2008 Eisner Award Nominee for Best Comics-Related Book.
"Comics scholar Harvey, who worked on this biography for nearly 25 years, had the benefit of extensively interviewing Caniff, and the wealth of firsthand information he obtained and conveys helps explain why it weighs in at just short of 1,000 pages..." --Gordon Flagg
The comprehensive biography of one of the 20th century's most influential cartoonists, the legendary creator of Steve Canyon and Terry and the Pirates. This book analyzes his storytelling techniques, examines his artistic innovations and work routines, and serves as a history of the medium.
Milton Caniff was one of the most influential American cartoonists of the 20th century. He rose to prominence during World War II when he took the characters in his Terry and the Pirates strip into the war. The trenchant pragmatic patriotism of the strip warmed hearts and steeled nerves on the home front as well as the battlefront (one of his strips was read into the Congressional Record). He went on to create Steve Canyon, which was syndicated from 1947 to Caniff's death in 1988.
Meanwhile... traces Caniff's life from the cradle to the grave, examining the artistic innovations and work routines of a nationally distributed cartoonist whose career was central to the development of the art form, and marking the milestones in the development of the comic strip that Caniff established. Caniff reshaped the medium and set standards by which all storytelling strips were subsequently judged. He created many colorful characters, including the stalwart Pat Ryan from Terry and the Pirates, Burma the shady lady, and, most memorable of all, the Dragon Lady, a beautiful but mysteriously menacing pirate queen who turned Chinese patriot during the War. While Meanwhile... provides a biography of Caniff and analyzes his storytelling techniques, it also serves as a history of the medium and reveals the inner workings of the syndicate business (at which Caniff was as expert as he was at cartooning).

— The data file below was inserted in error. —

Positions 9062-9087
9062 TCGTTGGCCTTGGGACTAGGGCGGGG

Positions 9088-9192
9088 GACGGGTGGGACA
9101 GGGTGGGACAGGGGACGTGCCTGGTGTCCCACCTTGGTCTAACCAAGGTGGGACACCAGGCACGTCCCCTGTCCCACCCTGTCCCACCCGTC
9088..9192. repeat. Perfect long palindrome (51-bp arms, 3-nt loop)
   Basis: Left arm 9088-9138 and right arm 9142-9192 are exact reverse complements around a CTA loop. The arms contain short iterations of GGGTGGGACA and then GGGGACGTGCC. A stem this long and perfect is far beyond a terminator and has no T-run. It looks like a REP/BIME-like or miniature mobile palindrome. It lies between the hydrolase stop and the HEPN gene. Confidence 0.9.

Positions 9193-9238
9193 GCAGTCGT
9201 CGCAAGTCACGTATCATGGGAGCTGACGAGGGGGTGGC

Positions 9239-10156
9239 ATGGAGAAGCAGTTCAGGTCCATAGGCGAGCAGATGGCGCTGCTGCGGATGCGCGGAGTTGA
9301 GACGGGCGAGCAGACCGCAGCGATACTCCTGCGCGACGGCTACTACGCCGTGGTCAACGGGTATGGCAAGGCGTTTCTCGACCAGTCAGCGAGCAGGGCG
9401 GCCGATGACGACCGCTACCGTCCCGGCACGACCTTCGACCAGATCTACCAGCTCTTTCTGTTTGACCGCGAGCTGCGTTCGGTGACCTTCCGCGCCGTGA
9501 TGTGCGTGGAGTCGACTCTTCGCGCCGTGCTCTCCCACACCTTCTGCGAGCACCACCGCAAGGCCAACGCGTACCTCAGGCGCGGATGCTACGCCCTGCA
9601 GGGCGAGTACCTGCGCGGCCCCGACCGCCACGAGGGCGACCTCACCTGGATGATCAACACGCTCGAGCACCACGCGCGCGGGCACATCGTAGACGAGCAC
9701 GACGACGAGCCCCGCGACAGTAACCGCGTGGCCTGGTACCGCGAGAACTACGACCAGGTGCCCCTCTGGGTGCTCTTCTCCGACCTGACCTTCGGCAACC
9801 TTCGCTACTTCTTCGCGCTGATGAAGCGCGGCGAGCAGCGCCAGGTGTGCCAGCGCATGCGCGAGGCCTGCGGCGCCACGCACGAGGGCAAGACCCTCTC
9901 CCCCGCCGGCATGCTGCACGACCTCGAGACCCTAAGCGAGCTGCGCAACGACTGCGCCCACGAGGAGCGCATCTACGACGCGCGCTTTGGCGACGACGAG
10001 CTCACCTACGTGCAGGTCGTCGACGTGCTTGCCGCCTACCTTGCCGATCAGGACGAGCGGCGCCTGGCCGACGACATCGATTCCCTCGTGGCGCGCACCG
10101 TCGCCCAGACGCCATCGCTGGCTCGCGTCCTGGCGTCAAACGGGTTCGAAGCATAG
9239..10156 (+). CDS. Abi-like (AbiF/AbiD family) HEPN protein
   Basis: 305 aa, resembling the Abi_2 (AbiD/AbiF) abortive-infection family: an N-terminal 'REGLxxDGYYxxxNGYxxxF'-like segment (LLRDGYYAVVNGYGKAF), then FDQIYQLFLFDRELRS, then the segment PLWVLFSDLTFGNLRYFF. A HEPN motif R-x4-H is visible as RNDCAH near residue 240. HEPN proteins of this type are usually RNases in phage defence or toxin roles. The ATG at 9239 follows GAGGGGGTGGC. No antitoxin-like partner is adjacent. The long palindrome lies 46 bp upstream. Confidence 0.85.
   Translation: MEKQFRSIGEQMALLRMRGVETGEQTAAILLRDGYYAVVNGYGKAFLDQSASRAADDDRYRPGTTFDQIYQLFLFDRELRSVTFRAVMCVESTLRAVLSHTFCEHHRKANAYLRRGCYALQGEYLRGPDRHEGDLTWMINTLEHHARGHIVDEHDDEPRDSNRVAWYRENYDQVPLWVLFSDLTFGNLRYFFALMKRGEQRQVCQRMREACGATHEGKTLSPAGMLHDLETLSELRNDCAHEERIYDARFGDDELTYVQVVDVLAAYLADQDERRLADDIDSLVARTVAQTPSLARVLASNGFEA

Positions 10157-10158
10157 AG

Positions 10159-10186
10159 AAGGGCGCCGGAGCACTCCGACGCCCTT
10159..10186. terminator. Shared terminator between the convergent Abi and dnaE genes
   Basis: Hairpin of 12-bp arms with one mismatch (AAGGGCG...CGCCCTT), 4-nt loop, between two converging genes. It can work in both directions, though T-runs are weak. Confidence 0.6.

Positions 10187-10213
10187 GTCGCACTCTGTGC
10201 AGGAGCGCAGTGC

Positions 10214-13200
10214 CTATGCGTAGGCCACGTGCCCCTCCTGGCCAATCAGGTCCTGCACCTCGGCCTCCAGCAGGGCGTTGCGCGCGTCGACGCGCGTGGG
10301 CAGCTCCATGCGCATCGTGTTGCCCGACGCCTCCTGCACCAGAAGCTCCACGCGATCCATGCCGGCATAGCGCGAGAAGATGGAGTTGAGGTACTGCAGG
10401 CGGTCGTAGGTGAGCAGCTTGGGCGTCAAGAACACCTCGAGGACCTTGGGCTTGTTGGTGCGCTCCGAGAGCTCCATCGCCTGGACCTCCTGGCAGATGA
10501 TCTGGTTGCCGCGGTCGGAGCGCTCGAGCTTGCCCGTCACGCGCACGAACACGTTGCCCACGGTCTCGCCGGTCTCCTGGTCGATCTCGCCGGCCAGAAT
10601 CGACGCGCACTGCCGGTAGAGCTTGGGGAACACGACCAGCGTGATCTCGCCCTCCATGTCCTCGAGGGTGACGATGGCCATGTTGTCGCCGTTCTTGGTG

The book charts Caniff's rise to fame and fortune, then recounts the decline of his strip Steve Canyon's popularity (whose protagonist served as an unofficial spokesman for the U.S. Air Force from the Korean War until the end of the strip in 1988) when the same brand of patriotism that had inspired admiration during World War II provoked protest during Vietnam, a bittersweet conclusion to a career spent producing a daily feature for 55 years, a record that would stand for a generation.